HANGIN’ WITH THE HOMEBOYS
Directed and written by Joseph B. Vasquez
With Doug E. Doug, Mario Joyner, John Leguizamo, Nestor Serrano,
Kimberly Russell, and Mary B.
Sometimes wonderful movies just don’t have a chance. Hangin’ With the Homeboys is more truthful, more fully realized, and more densely felt than Jungle Fever, Up Against the Wall, Straight Out of Brooklyn, Boyz N the Hood, and Livin’ Large. But it’s turned up after these others, and it has fewer calling cards: no stars, no violent deaths, no preachy slogans, no film-festival hoopla or media hype. And it has a lousy title to boot, one that sounds like a movie you’ve already seen but remember only vaguely. (I wanted to give this movie a better chance by making it a “Critic’s Choice” last week, but the paper was already loaded with them.)
After Dave Kehr’s rave review in the Tribune a week ago, however, I had some hopes for the film’s chances. And wanting to take a second look, I caught the late show at the Broadway the same night. The others who were there seemed to love the movie as much as I did, but there weren’t very many of us. (I suspect the movie was better attended when it showed Thursday at the Chicago Latino Film Festival, where its writer-director was in attendance.)
If this movie had also opened at Webster Place or Water Tower, I think it would have garnered a much larger and no less appreciative audience. But that’s dreaming of utopia. It’s not the sort of movie that would ever turn up at those theaters, no matter how funny, wise, moving, powerful, or entertaining. Movie exhibitors and distributors, in their wisdom, have decided that a buddy movie whose leads are two blacks and two Puerto Ricans belongs at Chestnut Station, Hyde Park, the Bel-Air Drive-In, and Broadway, not more upscale houses where yuppie white-bread fantasies like The Fisher King, Rambling Rose, Deceived, Dead Again, City Slickers, and The Doctor tend to dominate.
For more than half of this century, movie audiences weren’t “targeted” through a divide-and-conquer strategy the way they are now. Even when the theaters themselves were segregated, people of all classes, races, and ages usually went to the same movies. Now that we’re all divided into categories and expected to see “our own” movies at “our own” theaters–largely, it would seem, to serve the business schemes of others–we often get herded into choices that we might not otherwise have made, and movies that we might have liked get lost in the shuffle.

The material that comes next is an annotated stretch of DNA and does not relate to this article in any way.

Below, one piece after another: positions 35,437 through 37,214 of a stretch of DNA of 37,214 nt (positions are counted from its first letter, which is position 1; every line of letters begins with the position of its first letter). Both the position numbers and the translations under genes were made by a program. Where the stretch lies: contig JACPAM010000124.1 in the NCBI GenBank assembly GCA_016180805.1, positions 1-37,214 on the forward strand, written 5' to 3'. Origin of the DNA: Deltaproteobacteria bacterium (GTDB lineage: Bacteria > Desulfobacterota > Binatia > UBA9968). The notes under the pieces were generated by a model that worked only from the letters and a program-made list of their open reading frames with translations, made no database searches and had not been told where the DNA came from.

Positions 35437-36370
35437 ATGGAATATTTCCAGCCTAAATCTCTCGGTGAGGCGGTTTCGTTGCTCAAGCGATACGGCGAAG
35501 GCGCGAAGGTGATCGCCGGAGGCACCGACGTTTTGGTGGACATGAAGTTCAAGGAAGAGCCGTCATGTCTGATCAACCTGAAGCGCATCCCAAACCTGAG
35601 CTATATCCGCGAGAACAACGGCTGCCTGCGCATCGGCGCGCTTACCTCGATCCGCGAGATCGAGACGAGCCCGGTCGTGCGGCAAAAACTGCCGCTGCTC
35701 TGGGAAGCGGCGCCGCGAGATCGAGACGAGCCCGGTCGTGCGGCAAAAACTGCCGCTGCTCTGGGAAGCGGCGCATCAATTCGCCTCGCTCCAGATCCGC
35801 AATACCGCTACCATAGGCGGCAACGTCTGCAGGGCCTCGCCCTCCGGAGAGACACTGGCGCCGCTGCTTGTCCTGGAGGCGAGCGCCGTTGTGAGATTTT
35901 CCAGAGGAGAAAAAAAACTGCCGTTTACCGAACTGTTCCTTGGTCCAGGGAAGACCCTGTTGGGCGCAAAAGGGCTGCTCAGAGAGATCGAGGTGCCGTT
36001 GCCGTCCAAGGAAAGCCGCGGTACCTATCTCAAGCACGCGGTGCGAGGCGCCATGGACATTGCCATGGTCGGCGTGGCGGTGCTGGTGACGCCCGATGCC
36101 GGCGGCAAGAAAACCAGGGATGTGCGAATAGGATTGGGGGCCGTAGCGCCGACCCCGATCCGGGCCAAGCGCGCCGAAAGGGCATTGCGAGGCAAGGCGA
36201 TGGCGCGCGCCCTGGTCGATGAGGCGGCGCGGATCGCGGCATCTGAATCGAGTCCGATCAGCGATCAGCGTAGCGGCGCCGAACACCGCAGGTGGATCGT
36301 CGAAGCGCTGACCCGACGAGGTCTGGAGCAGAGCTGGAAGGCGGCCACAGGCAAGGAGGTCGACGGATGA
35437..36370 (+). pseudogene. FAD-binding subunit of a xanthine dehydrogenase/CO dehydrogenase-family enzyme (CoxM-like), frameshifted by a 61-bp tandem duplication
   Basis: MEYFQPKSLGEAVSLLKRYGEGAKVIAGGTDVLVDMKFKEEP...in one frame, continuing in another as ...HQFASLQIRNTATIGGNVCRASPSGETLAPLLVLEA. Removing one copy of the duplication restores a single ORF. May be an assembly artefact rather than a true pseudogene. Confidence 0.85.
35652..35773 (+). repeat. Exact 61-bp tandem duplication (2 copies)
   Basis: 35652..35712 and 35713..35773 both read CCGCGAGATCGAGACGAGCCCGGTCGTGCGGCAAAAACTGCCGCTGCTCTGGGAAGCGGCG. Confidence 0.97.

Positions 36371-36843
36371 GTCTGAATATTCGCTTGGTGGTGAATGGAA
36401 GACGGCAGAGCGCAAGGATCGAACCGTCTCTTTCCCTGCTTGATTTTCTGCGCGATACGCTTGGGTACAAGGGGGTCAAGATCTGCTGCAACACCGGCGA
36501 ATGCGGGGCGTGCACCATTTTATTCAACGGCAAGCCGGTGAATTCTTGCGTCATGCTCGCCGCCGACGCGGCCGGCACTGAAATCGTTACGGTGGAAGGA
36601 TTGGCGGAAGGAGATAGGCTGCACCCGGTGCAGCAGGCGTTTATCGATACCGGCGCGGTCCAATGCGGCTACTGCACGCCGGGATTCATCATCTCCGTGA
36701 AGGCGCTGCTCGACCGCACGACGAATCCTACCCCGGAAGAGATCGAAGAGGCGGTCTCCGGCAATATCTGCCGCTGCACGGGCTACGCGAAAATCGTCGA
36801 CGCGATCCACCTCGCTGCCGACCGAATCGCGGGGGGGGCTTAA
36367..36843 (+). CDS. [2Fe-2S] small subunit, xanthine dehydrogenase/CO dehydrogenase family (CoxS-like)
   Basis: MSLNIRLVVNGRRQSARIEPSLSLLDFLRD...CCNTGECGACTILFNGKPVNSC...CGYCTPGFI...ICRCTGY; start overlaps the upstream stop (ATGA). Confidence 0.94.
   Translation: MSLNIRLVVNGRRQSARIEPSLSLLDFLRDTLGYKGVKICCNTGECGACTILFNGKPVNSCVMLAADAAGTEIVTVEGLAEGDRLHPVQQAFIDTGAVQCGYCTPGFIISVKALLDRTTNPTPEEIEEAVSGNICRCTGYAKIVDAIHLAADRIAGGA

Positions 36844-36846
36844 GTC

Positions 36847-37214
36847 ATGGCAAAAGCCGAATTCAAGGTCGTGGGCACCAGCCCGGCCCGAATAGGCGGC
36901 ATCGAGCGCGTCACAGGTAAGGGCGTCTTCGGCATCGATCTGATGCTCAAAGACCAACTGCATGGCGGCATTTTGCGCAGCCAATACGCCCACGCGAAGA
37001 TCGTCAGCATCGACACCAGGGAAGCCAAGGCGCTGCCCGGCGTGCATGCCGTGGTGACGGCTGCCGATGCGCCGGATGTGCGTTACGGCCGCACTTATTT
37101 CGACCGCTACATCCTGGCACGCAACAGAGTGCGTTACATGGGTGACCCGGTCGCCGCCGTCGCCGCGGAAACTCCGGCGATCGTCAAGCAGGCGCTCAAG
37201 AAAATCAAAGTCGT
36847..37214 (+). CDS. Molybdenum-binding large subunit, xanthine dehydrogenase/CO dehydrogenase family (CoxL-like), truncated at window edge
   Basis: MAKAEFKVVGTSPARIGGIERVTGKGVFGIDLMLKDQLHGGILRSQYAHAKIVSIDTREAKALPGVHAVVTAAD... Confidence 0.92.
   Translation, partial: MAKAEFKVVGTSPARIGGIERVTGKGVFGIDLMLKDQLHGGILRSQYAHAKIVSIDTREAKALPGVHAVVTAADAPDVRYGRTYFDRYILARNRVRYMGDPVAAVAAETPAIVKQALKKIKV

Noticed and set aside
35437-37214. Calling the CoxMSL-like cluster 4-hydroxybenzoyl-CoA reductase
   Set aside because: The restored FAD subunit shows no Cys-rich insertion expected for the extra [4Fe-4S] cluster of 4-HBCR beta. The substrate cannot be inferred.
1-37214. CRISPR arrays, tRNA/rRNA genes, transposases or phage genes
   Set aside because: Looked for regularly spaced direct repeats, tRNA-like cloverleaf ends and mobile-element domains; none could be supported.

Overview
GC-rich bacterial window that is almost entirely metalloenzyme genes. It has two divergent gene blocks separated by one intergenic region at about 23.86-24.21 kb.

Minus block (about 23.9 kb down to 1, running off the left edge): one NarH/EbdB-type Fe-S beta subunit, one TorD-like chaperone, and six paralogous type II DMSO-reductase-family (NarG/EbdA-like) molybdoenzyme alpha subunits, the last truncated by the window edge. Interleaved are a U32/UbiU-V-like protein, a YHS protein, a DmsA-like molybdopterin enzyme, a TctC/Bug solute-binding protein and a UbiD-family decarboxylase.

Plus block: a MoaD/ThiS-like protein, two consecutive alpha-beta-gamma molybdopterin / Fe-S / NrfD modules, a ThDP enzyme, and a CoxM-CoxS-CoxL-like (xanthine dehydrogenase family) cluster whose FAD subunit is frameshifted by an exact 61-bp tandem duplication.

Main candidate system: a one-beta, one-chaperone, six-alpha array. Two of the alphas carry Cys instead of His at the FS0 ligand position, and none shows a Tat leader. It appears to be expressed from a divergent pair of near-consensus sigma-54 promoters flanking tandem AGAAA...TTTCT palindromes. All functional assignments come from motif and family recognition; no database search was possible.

Hangin’ With the Homeboys covers less than half a day in the lives of four guys from the south Bronx looking for kicks on a Friday night. It starts off with a deceptive yet funny and ultimately relevant precredits prologue that exists outside the time scheme of the story. And before we’re properly introduced to the “homeboys,” who are in their 20s, we see one of them, Willie (Doug E. Doug), riding on the subway; suddenly the three others–Tom (Mario Joyner), Johnny (John Leguizamo), and Vinny (Nestor Serrano)–burst into the car. Tom starts baiting Willie, who responds in kind, and before long Tom, Johnny, and Vinny are pinning Willie to the floor–thereby terrorizing the white onlookers–and preparing to stomp on him. Then Willie breaks the spell, bursting into laughter, and Tom grandly announces to the aghast strangers: “Ladies and gentlemen, you’ve just been watching another performance of ghetto theater . . .”
So we have, and the ghetto theater that follows plays more subtly with other kinds of ethnic stereotypes–apparently affirming them at first but ultimately complicating and humanizing them, juxtaposing them with one another and then undermining them through these juxtapositions. What’s deceptive about this opening is that it promises a certain self-reflexivity in the movie–but that’s immediately dropped (at least on the surface). Before long we discover that Tom is an aspiring actor, and much later in the movie he and Willie break into another mock fight in an upscale billiards parlor; their gag routine incidentally allows Tom to show off his acting prowess. But what the scene does to and for us at the beginning is to declare that our preconceived ideas about these ghetto types are going to be both verified and overturned.
Each character initially strikes us as a certain kind of ethnic stereotype. Willie, who’s black, lives on welfare, borrows money constantly, and accuses anyone who criticizes him of being racist. Vinny, who’s Puerto Rican, is a Romeo who lives off his girlfriends and pretends to be Italian (his real name is Fernando). Tom, who’s black, is a go-getter who sells magazine subscriptions over the phone while trying to get ahead as an actor. (His main claim to fame is that he almost got the part of a waiter in Rain Man.) Johnny, another Puerto Rican, is a sexually inexperienced grocery clerk, still undecided about whether he wants to go to college, who has a crush on a female customer he’s convinced is innocent and virginal.
We get to know these people better, however, and then we see that their similarities and differences–which may be part of the stereotypes–spark their interactions. Willie and Vinny are both shiftless, Tom and Johnny are hardworking; Vinny and Tom are suave, Johnny and Willie are socially awkward; Vinny and Tom are generally cheerful, Willie and Johnny are often depressed. And they keep tweaking one another about these traits. Each young man has at least one illusion shattered over the course of the night; as we get to know them, our own illusions about them are shattered as well.